Friends and Family,

About a year ago, after I had come back from the brink, I asked my oncologist what was the longest she had seen anyone stay on Alimta without progression. She said five years. That was my target, I decided. I wanted to make it five years or more. I lasted fourteen months.

Genevieve and I were both relaxed before this latest oncologist appointment three days ago, one where we would get the latest scan results. I was feeling great, and after sixteen and a half years, we’ve gotten used to dealing with scanxiety. That’s why we were so surprised to learn that two spots on my liver had grown. It means that the cancer has learned to work around my current treatment. It means it’s time for a new treatment.

Getting diagnosed with cancer is crushing. Most of us take months to get over the initial shock, though some never do. Over time, Genevieve and I have learned about how to live with cancer rather than spend our time worrying about my dying from it. However, each time the cancer starts growing again, which has now been five times for me, we are hit with that shock all over again. It means being swallowed up in fear that there won’t be another treatment that will keep me alive. It means going through grief all over again. There are waves of denial, anger, bargaining, depression, and eventually acceptance. All the while, we keep moving forward, at least with our feet.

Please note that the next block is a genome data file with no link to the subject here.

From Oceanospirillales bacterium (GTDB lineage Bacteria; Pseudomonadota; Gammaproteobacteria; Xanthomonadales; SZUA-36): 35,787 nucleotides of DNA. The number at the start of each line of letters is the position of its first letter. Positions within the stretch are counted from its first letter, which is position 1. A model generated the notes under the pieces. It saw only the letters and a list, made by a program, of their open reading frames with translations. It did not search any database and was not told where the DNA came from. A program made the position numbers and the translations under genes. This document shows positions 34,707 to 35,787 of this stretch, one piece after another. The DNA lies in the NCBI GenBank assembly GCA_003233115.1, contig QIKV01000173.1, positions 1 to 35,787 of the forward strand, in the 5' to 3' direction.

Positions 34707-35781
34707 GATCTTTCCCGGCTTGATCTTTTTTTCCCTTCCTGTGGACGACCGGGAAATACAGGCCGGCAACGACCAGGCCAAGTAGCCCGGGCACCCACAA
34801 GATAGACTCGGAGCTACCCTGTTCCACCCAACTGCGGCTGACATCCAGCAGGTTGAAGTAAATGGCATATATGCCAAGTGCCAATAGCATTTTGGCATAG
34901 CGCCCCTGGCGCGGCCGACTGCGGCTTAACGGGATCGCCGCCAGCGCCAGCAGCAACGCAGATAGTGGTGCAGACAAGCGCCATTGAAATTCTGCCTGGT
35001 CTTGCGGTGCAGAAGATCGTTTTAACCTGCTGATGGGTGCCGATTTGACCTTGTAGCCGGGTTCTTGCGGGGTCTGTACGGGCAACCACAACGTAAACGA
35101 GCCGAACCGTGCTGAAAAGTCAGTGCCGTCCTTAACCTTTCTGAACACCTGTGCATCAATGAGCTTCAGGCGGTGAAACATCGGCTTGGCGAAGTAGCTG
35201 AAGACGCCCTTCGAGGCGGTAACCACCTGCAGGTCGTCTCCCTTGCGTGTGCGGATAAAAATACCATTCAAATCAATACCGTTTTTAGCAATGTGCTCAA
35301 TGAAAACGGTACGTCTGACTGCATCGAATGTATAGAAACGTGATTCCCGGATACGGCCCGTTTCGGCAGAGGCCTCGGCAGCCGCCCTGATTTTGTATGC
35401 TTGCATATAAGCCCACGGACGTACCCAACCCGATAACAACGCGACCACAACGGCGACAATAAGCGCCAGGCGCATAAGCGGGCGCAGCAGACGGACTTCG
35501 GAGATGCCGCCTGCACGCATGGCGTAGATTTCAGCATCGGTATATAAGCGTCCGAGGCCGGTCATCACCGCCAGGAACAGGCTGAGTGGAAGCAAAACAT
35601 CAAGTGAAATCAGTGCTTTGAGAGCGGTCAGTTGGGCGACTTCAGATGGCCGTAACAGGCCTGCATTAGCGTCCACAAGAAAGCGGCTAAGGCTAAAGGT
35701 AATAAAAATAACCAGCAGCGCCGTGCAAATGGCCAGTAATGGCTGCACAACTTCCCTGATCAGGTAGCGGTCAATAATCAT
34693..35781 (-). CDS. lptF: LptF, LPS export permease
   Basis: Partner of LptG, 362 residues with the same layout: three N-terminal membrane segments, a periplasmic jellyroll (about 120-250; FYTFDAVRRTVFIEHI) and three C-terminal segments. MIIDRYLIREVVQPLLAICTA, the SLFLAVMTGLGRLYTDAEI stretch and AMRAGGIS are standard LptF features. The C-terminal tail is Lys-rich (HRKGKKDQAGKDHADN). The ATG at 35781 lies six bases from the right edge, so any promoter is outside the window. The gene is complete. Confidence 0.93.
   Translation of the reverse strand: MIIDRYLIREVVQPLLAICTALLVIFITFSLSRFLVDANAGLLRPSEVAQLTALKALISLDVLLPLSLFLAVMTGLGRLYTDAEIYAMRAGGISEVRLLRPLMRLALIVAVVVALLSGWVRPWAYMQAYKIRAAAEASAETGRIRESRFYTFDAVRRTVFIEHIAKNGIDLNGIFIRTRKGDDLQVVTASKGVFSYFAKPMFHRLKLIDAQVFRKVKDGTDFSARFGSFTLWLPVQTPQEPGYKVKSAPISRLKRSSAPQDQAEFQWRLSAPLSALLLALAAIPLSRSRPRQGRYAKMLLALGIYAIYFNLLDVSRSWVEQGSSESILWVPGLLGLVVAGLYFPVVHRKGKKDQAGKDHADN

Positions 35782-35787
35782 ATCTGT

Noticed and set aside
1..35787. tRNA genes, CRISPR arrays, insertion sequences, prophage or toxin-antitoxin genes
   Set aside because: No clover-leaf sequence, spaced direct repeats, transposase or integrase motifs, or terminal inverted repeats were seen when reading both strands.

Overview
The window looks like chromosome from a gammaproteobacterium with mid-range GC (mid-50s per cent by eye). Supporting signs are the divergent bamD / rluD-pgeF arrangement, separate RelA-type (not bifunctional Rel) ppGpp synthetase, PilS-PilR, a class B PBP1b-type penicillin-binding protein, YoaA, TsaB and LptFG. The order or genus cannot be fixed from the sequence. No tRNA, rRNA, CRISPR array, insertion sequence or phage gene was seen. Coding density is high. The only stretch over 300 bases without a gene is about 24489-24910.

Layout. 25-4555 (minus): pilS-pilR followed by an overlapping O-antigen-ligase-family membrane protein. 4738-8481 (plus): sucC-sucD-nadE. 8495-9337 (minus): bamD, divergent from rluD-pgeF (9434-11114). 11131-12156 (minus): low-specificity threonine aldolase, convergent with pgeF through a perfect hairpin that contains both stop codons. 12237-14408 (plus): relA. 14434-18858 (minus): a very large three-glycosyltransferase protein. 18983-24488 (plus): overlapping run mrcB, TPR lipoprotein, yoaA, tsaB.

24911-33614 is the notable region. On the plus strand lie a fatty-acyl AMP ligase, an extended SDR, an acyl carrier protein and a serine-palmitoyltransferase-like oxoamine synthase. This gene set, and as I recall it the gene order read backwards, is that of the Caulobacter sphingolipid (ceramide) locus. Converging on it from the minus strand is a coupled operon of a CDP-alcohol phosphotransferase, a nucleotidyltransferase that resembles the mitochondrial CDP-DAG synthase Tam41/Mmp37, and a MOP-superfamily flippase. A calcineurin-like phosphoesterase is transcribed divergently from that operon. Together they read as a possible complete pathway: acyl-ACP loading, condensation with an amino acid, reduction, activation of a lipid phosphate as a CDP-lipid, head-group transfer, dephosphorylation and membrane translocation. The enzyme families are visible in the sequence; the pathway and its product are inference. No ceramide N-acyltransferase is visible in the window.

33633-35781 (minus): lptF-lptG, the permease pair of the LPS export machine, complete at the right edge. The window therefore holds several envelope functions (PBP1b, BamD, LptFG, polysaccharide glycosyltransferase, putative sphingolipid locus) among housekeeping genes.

That step forward isn’t clear. My oncologist took a liquid biopsy to see if I have a new treatable mutation, and I’ll be having a needle biopsy of my liver this coming week. Options include clinical trials in Denver and LA, or doing a harsher chemo to buy time until a slot opens in an amivantamab clinical trial in Portland. This week we’ll be waiting for biopsy results and getting info about the trials before we sit down with my oncologist to decide.

Regardless of how well we’re coping with grief, fear won’t go away until we know if the next treatment will work. If it does, the fear will shift to worrying about how long it will work. We’ve gotten pretty good at managing fear. I just wish we weren’t getting so much practice.



This post originally appeared  January 21, 2023, on Dann’s Cancer Chronicles. It is republished with permission.